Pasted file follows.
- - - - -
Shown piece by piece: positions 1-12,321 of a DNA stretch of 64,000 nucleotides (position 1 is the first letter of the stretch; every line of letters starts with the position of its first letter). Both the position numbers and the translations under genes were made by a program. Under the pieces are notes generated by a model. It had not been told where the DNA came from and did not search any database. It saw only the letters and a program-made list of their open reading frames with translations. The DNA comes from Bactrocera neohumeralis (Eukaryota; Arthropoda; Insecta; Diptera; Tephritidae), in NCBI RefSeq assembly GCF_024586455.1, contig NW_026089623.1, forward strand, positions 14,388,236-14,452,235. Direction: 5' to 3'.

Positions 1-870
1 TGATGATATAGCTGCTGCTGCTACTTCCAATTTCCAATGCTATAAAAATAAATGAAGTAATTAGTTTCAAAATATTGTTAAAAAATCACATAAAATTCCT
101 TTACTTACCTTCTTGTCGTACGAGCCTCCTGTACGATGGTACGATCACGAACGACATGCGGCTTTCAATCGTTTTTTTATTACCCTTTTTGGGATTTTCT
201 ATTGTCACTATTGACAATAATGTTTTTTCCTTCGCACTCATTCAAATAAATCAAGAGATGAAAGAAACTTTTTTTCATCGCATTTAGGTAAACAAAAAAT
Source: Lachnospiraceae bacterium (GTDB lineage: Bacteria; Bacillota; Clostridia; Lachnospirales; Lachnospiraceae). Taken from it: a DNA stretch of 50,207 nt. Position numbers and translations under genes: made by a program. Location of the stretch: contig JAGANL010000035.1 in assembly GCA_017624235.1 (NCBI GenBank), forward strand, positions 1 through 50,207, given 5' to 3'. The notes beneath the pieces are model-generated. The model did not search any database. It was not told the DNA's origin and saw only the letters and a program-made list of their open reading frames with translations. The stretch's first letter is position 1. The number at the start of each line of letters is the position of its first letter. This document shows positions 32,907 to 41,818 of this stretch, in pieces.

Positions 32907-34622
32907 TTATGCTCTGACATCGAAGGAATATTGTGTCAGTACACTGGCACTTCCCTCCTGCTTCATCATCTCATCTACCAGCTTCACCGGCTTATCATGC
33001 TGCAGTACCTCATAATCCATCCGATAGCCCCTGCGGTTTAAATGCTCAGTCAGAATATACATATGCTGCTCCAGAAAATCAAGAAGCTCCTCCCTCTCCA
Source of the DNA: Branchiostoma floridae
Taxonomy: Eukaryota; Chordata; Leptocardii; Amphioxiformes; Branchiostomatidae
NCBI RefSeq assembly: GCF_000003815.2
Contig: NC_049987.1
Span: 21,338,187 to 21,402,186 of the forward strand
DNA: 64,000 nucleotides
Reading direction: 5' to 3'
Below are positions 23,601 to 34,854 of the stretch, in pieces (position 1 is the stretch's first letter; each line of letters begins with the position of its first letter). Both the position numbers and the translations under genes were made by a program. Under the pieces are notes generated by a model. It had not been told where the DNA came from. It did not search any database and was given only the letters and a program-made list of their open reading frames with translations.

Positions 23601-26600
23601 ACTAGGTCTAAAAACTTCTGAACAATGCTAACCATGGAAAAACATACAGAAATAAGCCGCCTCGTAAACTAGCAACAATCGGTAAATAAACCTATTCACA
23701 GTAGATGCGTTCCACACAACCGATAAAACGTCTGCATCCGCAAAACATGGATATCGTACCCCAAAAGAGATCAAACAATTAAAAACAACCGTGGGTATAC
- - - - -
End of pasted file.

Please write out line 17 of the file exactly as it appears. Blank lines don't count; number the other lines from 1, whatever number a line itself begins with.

Below are positions 23,601 to 34,854 of the stretch, in pieces (position 1 is the stretch's first letter; each line of letters begins with the position of its first letter). Both the position numbers and the translations under genes were made by a program. Under the pieces are notes generated by a model. It had not been told where the DNA came from. It did not search any database and was given only the letters and a program-made list of their open reading frames with translations.